Older fathers linked to problems with pregnancies, births

June 27, 2019

Mothers usually take the title of geriatric pregnancy at an advanced age, but research suggests older fathers may have to take on that title as well.

While maternal age remains one of the biggest influencers on infant morbidity, fathers play an important role, too.

Michael Eisenberg, MD, associate professor of Urology and Obstetrics and Gynecology at Stanford University, Stanford, California, and co-author of a new study on paternal age, says the report highlights the fact that the mother’s age isn’t the only one impacting birth outcomes.

“The etiology remains uncertain. Investigators have postulated genetic or epigenetic effects that may occur as the father ages, which may lead to the offspring and maternal outcomes that were observed,” Eisenberg says.

The purpose of the study, published in the BMJ, was conducted to evaluate the effect of paternal age on maternal and perinatal outcomes. Traditionally, maternal age is the primary concern in many cases when assessing the risk status of a pregnancy. However this study shows that higher paternal age was associated with an increased risk of premature birth, low birth weight, and low Apgar scores.1 More specifically, the research team found that infants born to fathers aged older than 45 years had 14% higher odds of premature birth and 18% higher odds of seizures compared with infants born to fathers aged 25 to 34 years. The odds of a mother developing gestational diabetes were also 34% higher in mothers with the oldest partners, and 13.2% of premature births and 18.2% of gestational diabetes in births were attributed to advanced paternal age.

Paternal age is trending up

Whereas there is a relatively low prevalence of high paternal age in the United States, it is trending up. According to the report, paternal age has doubled in the United States over the past generation, making it increasingly important to understand the impact that paternal age has on outcomes rather than focusing on maternal age.

The number of births to women aged older than 35 years has increased by about 2% each year since the 1970s, according to the report, and births to fathers aged 40 years and older have doubled to 9% over the same period. The effects of maternal age on perinatal outcomes have been studied extensively, but there has been limited information on the effect of paternal age outside congenital diseases. Previously, advanced paternal age and the number of male germ cell divisions in those fathers have been linked to increased prevalence of autism, genetic abnormalities, psychiatric morbidity, and neoplasia in children. However, more recent studies have turned to investigating the paternal effect on perinatal morbidity overall.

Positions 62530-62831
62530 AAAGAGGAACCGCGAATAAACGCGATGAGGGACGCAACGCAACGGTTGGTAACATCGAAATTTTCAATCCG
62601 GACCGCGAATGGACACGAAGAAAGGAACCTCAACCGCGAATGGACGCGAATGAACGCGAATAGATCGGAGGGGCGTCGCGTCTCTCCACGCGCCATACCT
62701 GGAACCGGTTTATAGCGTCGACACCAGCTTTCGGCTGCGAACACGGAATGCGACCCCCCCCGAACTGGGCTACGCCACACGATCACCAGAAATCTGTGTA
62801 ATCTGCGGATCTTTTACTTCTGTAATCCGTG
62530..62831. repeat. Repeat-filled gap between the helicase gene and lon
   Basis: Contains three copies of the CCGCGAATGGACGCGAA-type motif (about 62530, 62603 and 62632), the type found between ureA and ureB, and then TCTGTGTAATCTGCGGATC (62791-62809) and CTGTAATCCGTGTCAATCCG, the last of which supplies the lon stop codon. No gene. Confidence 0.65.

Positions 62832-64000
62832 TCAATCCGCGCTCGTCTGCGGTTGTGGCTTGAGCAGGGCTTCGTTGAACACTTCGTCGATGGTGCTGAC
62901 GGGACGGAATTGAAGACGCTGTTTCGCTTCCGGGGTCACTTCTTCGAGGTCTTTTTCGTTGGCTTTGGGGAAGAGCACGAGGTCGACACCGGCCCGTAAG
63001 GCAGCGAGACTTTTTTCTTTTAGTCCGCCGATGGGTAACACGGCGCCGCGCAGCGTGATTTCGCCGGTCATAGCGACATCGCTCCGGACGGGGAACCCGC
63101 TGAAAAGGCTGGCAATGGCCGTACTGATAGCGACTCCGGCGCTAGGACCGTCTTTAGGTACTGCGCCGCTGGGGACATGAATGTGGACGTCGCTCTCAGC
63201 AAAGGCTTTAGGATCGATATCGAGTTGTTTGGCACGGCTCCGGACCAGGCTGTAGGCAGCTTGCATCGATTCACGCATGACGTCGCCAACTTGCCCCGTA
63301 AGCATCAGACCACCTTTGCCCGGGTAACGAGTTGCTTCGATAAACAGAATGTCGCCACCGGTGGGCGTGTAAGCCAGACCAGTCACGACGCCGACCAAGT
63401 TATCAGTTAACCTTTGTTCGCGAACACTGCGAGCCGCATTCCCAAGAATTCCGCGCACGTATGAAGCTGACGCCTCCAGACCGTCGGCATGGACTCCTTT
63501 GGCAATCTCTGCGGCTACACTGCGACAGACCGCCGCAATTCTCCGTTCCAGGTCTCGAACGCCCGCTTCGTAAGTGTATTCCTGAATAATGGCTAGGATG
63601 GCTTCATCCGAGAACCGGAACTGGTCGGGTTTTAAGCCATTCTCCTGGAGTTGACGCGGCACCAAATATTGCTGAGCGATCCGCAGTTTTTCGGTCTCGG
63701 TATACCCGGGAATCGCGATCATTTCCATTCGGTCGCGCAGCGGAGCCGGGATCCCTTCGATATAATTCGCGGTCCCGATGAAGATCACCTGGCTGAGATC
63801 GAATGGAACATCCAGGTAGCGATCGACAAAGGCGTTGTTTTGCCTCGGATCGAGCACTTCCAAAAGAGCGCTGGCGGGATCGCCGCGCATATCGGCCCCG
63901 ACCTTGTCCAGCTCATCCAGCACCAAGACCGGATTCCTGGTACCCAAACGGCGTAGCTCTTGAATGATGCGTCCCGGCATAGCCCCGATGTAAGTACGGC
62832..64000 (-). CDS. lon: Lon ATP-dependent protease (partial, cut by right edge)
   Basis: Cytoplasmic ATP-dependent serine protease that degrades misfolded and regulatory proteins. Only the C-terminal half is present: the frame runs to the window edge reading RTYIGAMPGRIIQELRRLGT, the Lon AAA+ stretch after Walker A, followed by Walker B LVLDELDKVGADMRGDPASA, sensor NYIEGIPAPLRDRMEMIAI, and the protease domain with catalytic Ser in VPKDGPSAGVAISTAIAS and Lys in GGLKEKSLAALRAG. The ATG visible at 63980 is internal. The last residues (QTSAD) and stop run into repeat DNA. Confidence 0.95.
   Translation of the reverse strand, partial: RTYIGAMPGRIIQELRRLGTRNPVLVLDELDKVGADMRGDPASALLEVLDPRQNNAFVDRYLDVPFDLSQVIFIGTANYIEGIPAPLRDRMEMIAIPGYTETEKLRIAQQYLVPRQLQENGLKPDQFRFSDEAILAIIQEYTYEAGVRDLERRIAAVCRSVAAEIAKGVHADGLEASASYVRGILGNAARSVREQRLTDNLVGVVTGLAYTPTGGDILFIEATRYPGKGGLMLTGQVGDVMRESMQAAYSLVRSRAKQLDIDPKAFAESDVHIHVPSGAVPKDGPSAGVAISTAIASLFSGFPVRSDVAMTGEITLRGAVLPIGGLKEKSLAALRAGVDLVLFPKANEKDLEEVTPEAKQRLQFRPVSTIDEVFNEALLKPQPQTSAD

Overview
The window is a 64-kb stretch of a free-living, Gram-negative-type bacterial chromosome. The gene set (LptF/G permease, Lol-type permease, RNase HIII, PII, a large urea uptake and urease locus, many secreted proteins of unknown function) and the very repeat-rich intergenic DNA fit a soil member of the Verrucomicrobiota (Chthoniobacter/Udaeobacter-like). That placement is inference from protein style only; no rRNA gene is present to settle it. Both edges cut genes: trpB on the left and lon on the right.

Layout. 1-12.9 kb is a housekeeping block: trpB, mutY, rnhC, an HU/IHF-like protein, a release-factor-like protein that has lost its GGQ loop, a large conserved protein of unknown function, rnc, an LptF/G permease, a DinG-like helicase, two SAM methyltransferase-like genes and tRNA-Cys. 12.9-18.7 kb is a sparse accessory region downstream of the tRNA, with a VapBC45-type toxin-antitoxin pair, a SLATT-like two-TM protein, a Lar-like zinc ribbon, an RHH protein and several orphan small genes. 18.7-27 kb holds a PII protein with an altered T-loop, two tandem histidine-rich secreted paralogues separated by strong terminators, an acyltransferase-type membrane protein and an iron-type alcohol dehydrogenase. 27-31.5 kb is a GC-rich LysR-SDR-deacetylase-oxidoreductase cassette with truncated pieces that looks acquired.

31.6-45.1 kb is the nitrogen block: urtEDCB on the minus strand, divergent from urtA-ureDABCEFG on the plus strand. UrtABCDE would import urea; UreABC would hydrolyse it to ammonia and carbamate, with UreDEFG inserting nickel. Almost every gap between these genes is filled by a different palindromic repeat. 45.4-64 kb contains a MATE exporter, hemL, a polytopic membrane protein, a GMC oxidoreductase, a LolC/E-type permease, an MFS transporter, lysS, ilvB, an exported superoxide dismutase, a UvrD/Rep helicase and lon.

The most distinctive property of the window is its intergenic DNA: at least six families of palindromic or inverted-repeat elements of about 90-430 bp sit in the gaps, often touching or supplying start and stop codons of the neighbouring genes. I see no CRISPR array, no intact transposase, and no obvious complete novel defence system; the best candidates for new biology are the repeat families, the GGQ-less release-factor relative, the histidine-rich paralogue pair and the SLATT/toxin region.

Research suggests that epigenetic changes occur within spermatocytes in the same regions that are responsible for several diseases in children of fathers of advanced age. Alterations to developing germ cells could be a precursor to embryonic and placental development, the report notes, with some studies suggesting that paternal imprinting of aging could affect both fetal growth and maternal health during pregnancy.

Given the fact that older fathers are still not all that common in the United States, it has been difficult to provide conclusive data given small samples sizes, the report notes. However, using data from the National Vital Statistics System, researchers investigated more than 40 million live births between 2007 and 2016. After adjusting for multiple other factors that could contribute to infant morbidity, the team found that the oldest fathers were associated with the worst outcomes. Gestational ages were lower in infants whose fathers were aged older than 45 years, and those infants had 45% higher odds of preterm birth. There were no differences when in-vitro fertilization results were excluded.

Fathers’ age impacts mothers, too

The study also investigated the impact of the pregnancy on mothers whose partners were of advanced age. Having a partner aged older than 45 years increased the rate of gestational diabetes in mothers by 28%.

The research team notes that because the study was carried out using data from multiple decades with similar results across the study period, it indicates that the trends seen in this study were not influenced by more recent changes to medical practice.

Overall, the research team attributed 13.2% of premature birth, 14.5% of low-birth-weight births, 15.1% of neonatal intensive care unit admissions, and 18.2% of gestational diabetes cases to fathers who were aged older than 45 years.

Eisenberg says that although this study did not directly compare outcomes between maternal and paternal ages, it is fair to assume that maternal age remains more impactful to infant morbidity. The information in this study, however, highlights that there is a paternal effect present, and the information from this study may help guide future research and decision-making.

“I think the study provides further information to couples about reproduction. Whereas many factors go into deciding when to start a family, the study provides data on how to incorporate the father’s age,” Eisenbergh says. “I think the message is to understand that fertility is a team sport and both members are important.” 

References:

1. Kwandwala YS, Baker VL Shaw GM, Stevenson DK. Lu Y, Eisenberg MI. Association of maternal age with perinatal outcomes between 2007 and 2016 in the United States: population-based cohort study. BMJ. 2018;363:k4372.

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